Modern technology gives us many things.

Apple’s new accessibility features for iPhone and iPad includes Eye Tracking and Music Haptics

Apple has announced a range of new accessibility features coming to iPad and iPhone – including Eye Tracking, Music Haptics and Vocal Shortcuts – which allows users with physical disabilities to still enjoy the best possible experience with their device.

Other new features include Vehicle Motion Cues and more accessibility features for CarPlay.

Apple has brought together the strength of its hardware and software and utilised the power of Apple’s silicon, artificial intelligence and machine learning to make these features possible.

“We believe deeply in the transformative power of innovation to enrich lives,” said Tim Cook, Apple’s CEO.

“That’s why for nearly 40 years, Apple has championed inclusive design by embedding accessibility at the core of our hardware and software.

“We’re continuously pushing the boundaries of technology, and these new features reflect our long-standing commitment to delivering the best possible experience to all of our users.”

Sarah Herrlinger, Apple’s senior director of Global Accessibility Policy and Initiatives said: “Each year, we break new ground when it comes to accessibility.

“These new features will make an impact in the lives of a wide range of users, providing new ways to communicate, control their devices and move through the world.”


Eye Tracking allows users to navigate IPad and iPhone using just their eyes.

The feature is designed for users with physical disabilities and is powered by artificial intelligence.

Eye Tracking uses the front facing camera to set up and calibrate the feature which works across iPad OS and iOS apps without the need for any additional hardware or accessories.

With Eye Tracking, a user can navigate the elements of an app and use Dwell Control to activate each element.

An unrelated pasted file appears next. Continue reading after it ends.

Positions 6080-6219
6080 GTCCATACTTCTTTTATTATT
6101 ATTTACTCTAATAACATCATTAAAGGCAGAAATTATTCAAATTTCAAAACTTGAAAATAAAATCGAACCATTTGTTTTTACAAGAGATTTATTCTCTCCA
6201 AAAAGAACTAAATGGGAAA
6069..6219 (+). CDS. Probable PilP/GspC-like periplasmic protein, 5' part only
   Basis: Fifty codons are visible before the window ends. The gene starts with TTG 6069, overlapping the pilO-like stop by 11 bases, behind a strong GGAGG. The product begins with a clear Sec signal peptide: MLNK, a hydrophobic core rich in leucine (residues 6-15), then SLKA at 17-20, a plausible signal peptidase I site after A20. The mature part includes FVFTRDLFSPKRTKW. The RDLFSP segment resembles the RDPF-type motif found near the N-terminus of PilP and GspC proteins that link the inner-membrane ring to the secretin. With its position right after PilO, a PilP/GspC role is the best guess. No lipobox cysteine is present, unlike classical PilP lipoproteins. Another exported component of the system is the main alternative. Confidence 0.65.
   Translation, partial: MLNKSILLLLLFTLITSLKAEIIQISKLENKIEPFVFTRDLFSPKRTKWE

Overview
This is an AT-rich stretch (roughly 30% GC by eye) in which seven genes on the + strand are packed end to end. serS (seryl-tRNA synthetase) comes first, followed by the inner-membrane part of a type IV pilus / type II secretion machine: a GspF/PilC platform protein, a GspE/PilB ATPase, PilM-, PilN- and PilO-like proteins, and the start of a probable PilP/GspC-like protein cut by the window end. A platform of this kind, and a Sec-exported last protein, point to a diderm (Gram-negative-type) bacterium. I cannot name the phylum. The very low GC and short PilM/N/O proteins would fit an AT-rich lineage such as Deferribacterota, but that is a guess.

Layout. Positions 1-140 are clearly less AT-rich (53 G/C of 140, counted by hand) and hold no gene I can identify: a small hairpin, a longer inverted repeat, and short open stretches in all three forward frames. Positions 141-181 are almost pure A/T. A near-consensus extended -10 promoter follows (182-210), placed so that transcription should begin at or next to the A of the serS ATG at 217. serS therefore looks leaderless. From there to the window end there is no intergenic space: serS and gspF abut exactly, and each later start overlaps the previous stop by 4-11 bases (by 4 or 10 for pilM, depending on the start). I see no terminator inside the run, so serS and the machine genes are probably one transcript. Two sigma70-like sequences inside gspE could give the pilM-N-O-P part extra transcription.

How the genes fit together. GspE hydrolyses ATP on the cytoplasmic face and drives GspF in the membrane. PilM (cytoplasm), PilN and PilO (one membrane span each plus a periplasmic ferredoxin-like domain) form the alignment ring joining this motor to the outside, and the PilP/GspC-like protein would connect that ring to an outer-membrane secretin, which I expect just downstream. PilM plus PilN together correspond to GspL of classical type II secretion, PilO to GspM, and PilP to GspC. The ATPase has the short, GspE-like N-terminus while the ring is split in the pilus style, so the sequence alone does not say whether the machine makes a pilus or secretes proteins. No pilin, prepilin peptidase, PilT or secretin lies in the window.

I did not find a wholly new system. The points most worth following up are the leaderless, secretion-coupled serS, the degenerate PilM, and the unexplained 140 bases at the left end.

Dwell Control observes the amount of time your eye rests on a particular element and is the equivalent of a button click.

It can also access additional functionality including swipes and other gestures which could be made just with their eyes.


Everyone loves music and a new feature called Music Haptics will be a brand new way for users who are deaf or hard of hearing to experience music on their iPhone.

This feature uses the Taptic Engine on the iPhone which can relay taps, textures and refined vibrations based on the audio of the music.

Music Haptics will work across millions of songs in the Apple Music library and will also be made available as an API for developers to make music accessible in the same way in their own apps.


Vocal Shortcuts makes it possible to assign customised utterances which Siri can understand on the iPhone and iPad to launch tasks and shortcuts.

Another feature called Listen for Atypical Speech allows users to enjoy a wider range of speech recognition that can recognise each specific user’s speech patterns.

It is designed for users who have conditions that affect their speech or that may have suffered a stroke so they can still control their device using their voice in their own way.


If you suffer from motion sickness a new feature called Vehicle Motion Cues may be able to help.

Motion sickness is caused by a sensory conflict between what a person sees and what they’re feeling which can prevent users from comfortably using their iPad or iPhone in a moving vehicle.

What Vehicle Motion Cues does is provide animated dots on the edges of the screen which coincides with the changes in the vehicle’s motion to reduce that sensory conflict without interrupting the main content on the screen.

This feature takes advantage of the sensors built into the iPhone and iPad so it can recognise when a new user is in a moving vehicle and respond accordingly.


CarPlay now has new accessibility features including voice control, colour filters and sound recognition.

Voice Control allows users to navigate CarPlay and control apps using just their voice while sound recognition makes it possible for deaf or hard hearing users to be notified when sounds like car horns and sirens are heard.

And for colour blind users, Colour Filters can adapt the CarPlay interface to make it easier to see and use along with visual accessibility features including bold text and larger text.